Many of the people I wrote about are not in organizations or even in corporations or contingent, which means that they work part time, on contracts, they work gigs, which is now a huge amount of the population, or they work too-few hours to be counted as employees. So I'm not sure it becomes an organizational thing most of the time, but in terms of what we're doing at Economic Hardship Reporting Project we're trying to pay journalists who have fallen on hard times a dollar a word plus expenses. And that's just like one small way to keep them afloat. We have people writing for us who were living without heat, on food stamps, on government medical care, they were really struggling, and this is one thing that I've noticed has been interesting lately—I call them sort of white collar alt-labor, this is like white collar unions, almost, for journalists, for other employees in the past who're not necessarily unionized freelance journalists. And what we're doing is part of that, but there's all sorts of other things cropping up. There are collectives for caregivers that I've written about, so they're sort of working together, they're owning the apps where they rent out—where they try to get customers for housecleaning or nannying. And so I think, what can organizations do? Organizations can try to empower their poor workers by giving them resources, both economic and from the companies themselves—for instance, like an app that they themselves would own a part of rather than just simply the company owning the app and the worker just this teeny piece of teeny "task rabbit", they would instead be a part of the app.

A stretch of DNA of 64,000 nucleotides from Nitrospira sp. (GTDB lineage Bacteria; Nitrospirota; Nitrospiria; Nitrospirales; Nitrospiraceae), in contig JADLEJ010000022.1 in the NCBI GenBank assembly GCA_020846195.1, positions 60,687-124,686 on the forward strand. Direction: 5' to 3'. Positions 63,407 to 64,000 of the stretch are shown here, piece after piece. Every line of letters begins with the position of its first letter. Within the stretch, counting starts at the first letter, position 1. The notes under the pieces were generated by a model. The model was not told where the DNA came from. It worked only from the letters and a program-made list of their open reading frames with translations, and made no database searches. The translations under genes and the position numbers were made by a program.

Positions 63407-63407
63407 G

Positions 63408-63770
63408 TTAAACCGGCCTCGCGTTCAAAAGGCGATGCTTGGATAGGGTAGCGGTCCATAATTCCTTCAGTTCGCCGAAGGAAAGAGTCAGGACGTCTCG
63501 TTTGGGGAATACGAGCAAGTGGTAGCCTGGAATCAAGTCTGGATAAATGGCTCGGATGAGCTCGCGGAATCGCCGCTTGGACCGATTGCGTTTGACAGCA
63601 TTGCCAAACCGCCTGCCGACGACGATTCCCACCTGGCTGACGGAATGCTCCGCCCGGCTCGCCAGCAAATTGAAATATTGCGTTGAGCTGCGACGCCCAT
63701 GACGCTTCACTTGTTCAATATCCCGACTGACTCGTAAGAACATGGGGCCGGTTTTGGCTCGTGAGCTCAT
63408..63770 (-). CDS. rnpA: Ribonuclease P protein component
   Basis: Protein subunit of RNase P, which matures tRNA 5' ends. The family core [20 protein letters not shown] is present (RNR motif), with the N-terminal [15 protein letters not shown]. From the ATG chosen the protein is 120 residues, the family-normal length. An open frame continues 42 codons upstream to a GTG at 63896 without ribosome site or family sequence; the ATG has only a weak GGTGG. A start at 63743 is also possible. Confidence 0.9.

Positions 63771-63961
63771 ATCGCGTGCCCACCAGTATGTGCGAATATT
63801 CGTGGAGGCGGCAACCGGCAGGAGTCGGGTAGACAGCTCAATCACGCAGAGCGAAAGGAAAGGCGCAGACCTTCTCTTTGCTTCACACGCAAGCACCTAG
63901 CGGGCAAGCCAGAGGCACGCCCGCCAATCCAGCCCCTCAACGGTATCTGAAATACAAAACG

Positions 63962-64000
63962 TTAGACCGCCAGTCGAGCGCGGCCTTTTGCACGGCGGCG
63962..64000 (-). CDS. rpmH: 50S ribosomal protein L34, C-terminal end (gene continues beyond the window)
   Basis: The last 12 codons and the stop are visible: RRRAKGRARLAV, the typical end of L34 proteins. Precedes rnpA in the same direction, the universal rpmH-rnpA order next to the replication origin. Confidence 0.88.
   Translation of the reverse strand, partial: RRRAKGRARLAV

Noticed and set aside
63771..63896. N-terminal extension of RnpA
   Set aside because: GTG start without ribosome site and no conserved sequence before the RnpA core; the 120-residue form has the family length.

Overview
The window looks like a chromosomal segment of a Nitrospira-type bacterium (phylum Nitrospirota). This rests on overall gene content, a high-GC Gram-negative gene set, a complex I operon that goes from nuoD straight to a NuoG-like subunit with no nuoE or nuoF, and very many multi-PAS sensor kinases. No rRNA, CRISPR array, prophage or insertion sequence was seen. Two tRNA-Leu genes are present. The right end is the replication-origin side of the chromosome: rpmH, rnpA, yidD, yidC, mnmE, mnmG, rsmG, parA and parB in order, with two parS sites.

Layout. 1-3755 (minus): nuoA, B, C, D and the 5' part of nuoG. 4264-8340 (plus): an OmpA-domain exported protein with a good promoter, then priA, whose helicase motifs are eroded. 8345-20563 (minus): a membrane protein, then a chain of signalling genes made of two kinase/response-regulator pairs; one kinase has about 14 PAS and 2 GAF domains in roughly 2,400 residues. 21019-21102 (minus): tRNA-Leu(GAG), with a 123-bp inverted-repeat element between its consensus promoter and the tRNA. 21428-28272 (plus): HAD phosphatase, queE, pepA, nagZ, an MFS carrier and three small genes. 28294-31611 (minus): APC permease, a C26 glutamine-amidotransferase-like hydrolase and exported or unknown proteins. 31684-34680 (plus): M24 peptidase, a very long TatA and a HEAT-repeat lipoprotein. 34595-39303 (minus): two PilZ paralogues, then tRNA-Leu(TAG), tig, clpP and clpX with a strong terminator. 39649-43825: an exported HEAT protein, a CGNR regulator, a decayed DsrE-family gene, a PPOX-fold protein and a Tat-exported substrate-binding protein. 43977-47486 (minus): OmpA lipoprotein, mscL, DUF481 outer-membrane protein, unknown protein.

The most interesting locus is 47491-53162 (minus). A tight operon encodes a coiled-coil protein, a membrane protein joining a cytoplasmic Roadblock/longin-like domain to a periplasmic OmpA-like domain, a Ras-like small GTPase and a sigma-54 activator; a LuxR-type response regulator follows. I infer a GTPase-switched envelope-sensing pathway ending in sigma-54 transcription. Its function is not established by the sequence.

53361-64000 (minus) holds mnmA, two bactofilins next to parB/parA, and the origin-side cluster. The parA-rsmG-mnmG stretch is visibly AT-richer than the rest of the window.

Cooperatives is another way I think that we can start to think about that, especially web-based cooperatives. That's becoming really important given the concentration of wealth where we have a teeny number of people owning these companies and just hundreds of thousands of people working for them driving Uber, cleaning houses, et cetera. We can start talking about people owning a share of the digital economy and the gig work that they're doing.